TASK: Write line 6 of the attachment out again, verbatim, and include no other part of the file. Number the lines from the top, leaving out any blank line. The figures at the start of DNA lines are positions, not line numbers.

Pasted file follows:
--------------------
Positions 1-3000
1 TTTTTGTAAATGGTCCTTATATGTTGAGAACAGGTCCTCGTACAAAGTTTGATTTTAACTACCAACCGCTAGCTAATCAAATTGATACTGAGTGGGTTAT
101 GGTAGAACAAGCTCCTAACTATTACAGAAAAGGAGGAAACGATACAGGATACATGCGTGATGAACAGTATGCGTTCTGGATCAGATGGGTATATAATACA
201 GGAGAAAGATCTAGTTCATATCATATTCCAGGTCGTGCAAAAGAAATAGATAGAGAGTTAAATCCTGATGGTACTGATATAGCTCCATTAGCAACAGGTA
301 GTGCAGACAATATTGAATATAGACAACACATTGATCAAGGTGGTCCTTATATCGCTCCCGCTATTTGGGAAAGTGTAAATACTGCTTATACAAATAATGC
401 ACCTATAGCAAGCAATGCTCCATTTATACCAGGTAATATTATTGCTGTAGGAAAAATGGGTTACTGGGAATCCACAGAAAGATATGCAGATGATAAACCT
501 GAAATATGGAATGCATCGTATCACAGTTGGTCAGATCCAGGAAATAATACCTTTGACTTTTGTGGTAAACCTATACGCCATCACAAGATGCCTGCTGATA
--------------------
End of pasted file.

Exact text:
401 ACCTATAGCAAGCAATGCTCCATTTATACCAGGTAATATTATTGCTGTAGGAAAAATGGGTTACTGGGAATCCACAGAAAGATATGCAGATGATAAACCT